Congratulations to them! We are also pleased to confirm that Dr. Michael Ison of the Northwestern University Feinberg School of Medicine will be the Keynote Speaker during the 2016 Combined Annual Meeting. The speakers for the Career Development Workshop will be Dr. Karen Horowitz of Case Western Reserve University and Dr. Amir K Jaffer of Rush University Medical Center.
The 2016 Eastern Regional Meeting of the American Federation for Medical Research will take place Thursday, April 13, 2016, at the Omni Shoreham in Washington, DC. View the online program and register today! Check out the 2016 Eastern Region Scholars! The Scholar Awardees have the highest scoring abstracts and are recognized for their outstanding work at the upcoming regional meeting. View the scholars here.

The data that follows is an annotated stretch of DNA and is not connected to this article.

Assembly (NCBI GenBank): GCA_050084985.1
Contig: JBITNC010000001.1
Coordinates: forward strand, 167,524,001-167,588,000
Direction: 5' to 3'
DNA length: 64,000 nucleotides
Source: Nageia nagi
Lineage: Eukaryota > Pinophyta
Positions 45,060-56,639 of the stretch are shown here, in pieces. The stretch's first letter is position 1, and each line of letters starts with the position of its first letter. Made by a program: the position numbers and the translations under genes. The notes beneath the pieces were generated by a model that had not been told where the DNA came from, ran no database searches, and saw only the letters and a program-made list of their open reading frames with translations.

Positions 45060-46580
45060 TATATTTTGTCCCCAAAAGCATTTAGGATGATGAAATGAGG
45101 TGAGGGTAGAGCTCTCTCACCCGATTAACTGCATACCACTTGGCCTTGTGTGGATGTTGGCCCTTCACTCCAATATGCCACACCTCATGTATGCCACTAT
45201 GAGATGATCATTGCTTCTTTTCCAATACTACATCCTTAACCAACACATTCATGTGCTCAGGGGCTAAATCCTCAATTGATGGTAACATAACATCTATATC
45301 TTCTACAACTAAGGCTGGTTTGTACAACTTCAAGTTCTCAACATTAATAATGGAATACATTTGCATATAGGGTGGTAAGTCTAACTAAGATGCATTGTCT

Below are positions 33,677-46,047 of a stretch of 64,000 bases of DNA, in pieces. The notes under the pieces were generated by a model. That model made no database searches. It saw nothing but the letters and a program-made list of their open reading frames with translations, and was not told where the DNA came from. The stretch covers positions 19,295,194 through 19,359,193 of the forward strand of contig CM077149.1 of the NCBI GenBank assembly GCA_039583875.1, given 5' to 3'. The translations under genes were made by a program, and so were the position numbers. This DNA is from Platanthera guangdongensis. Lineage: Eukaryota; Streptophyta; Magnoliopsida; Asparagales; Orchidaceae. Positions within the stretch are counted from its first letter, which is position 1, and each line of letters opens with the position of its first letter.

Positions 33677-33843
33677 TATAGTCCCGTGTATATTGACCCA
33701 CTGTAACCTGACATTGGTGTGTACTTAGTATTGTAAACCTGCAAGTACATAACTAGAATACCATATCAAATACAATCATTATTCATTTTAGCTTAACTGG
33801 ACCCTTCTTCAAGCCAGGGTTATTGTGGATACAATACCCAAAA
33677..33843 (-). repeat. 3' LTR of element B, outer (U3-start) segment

Benefits of membership include:
AFMR programs offer members many opportunities to network with other clinician-scientists within their chosen field. Join today and become a part of the organization devoted to the best interests of you- the modern day medical researcher.
- Subscription to the Journal of Investigative Medicine (JIM)
- Discounted fees to publish in the Journal of Investigative Medicine High Impact Case Reports
- Eligibility to apply for AFMR Foundation awards
- Ability to participate on AFMR councils, committees, and FASEB activities
- Discounted registration rates at AFMR national and regional meetings
As you review your annual giving for the upcoming year, I would like to ask you to consider a gift to the American Federation for Medical Research. Your contribution will be used to support AFMR-sponsored activities and we need your support.